More and more, young would-be singers think about their emotion and inflection rather than about singing in tune, as if that part was meant to be left for later. If digital tuning is a rote part of the process anyway, why bother with advancing your skills in an important (and potentially expressive) part of your craft? It’s sad.

But what’s even sadder still is that Auto Tuning is still applied to perfectly acceptable, if not exceptional vocal tracks.

Your Tuning Is Part of Your Performance

An engineer I know who works at one of the top studios in LA (and in the world for that matter) once told me about a Pro Tools specialist at his studio being given vocal tracks recorded by a very high-profile artist.

He listened to the tracks and he was floored: They were wonderful. They were in tune, with lots of emotion, great timing and inflection. These takes really had it all. Yet he received them with the words “Here are the vocal tracks. Can you tune them up?”

He couldn’t understand why he was being asked to do this. There was nothing wrong with the tracks. They were amazing, some of the best he had heard in recent memory. And he was told to do it anyway.

Recently, I found myself watching a music documentary about a very famous legacy artist who was in the studio making a new record. It was a bluesy, rootsy kind of record with minimal overdubs—Basically a band playing together in a room. The artist and producer were emphasizing how stripped down and “real” the record was throughout. And yet even his vocal was autotuned.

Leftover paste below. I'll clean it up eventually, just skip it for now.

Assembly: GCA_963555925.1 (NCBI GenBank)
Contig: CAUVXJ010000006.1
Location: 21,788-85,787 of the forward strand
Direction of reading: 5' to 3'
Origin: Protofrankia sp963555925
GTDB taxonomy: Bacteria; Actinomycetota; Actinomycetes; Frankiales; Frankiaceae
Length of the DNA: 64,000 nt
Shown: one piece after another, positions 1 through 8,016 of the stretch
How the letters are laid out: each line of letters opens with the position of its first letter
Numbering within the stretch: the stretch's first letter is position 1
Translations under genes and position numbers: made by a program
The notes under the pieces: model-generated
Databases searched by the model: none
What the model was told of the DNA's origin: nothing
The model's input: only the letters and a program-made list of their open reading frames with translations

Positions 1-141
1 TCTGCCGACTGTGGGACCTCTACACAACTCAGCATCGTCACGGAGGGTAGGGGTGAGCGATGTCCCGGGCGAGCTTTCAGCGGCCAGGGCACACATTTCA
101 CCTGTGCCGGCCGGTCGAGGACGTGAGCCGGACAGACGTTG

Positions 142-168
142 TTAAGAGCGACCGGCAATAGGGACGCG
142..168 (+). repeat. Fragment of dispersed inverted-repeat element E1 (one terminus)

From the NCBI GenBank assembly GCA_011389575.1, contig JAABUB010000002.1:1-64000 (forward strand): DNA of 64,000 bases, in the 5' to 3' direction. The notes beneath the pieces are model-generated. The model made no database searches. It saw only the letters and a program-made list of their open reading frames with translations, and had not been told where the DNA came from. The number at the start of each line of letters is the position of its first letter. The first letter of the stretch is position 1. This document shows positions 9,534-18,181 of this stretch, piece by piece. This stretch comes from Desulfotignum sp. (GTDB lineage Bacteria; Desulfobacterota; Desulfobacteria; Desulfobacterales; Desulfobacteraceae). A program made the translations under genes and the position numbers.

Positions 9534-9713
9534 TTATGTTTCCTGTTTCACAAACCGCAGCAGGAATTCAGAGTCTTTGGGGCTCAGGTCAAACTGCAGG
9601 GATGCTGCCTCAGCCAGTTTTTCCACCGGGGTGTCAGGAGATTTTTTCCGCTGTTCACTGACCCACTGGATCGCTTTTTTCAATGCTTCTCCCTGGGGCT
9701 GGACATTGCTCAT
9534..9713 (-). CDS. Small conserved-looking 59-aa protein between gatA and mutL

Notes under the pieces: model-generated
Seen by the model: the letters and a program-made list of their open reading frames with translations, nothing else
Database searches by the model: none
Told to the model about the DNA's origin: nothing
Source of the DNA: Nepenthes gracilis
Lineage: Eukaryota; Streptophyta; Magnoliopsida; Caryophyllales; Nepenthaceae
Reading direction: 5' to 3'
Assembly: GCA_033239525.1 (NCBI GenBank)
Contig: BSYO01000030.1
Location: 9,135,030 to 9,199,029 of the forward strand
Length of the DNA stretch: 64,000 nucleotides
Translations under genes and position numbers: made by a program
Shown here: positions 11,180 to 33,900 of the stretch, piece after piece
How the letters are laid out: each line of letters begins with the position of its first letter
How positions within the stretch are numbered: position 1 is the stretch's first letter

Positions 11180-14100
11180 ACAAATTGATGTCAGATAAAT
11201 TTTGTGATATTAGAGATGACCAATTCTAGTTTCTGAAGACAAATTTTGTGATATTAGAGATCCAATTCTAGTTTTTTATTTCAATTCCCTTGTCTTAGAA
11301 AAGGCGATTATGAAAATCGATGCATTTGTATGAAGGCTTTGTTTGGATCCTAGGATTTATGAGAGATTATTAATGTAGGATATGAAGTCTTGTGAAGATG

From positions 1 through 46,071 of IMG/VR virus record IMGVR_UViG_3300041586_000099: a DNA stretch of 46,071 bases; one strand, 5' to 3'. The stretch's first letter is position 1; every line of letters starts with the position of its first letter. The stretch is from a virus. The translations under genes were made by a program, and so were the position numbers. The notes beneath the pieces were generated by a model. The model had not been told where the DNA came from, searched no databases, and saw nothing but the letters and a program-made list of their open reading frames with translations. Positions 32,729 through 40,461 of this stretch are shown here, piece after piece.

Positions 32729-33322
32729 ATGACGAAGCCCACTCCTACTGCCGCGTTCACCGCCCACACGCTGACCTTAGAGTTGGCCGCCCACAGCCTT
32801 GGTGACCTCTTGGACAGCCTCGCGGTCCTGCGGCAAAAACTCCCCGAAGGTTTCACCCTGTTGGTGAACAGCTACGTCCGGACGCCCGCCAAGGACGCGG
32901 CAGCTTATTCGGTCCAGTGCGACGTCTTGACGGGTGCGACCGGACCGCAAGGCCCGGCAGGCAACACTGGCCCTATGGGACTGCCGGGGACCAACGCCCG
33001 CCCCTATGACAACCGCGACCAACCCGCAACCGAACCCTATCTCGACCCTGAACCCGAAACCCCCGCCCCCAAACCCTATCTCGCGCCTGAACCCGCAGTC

This was a blues recording, mind you. I couldn’t help but wonder: When you auto-tune a “blue note”, what color does it become?

When Fixing Vocals Makes Them Worse

If a vocal take is so out of tune that it needs to be “fixed”, then why would a producer or artist decide to keep it? At what point does an out-of-tune performance become so compelling that tuning is secondary, since it can be fixed later?

Listeners are emotionally moved by vocal performances for many reasons, and bad tuning will diminish this emotional effect in a heartbeat—I get that. But are you telling me that an artist that is capable of delivering a compelling performance is incapable of doing so while singing in tune? And, if it’s just a single note or two that are off beyond acceptability, shouldn’t it be easy for them to go back and fix those with an even more compelling performance?

There’s potentially an even a bigger problem however:

Would the Beatles, or Led Zeppelin, or Aretha Franklin or Marvin Gaye’s vocals have been better had they been Auto Tuned? Could you even imagine how that would sound?

No doubt, if these artists’ had happened to find success within the last decade or so, their vocals would have been tuned, by rote, to sound more in line with what is happening today.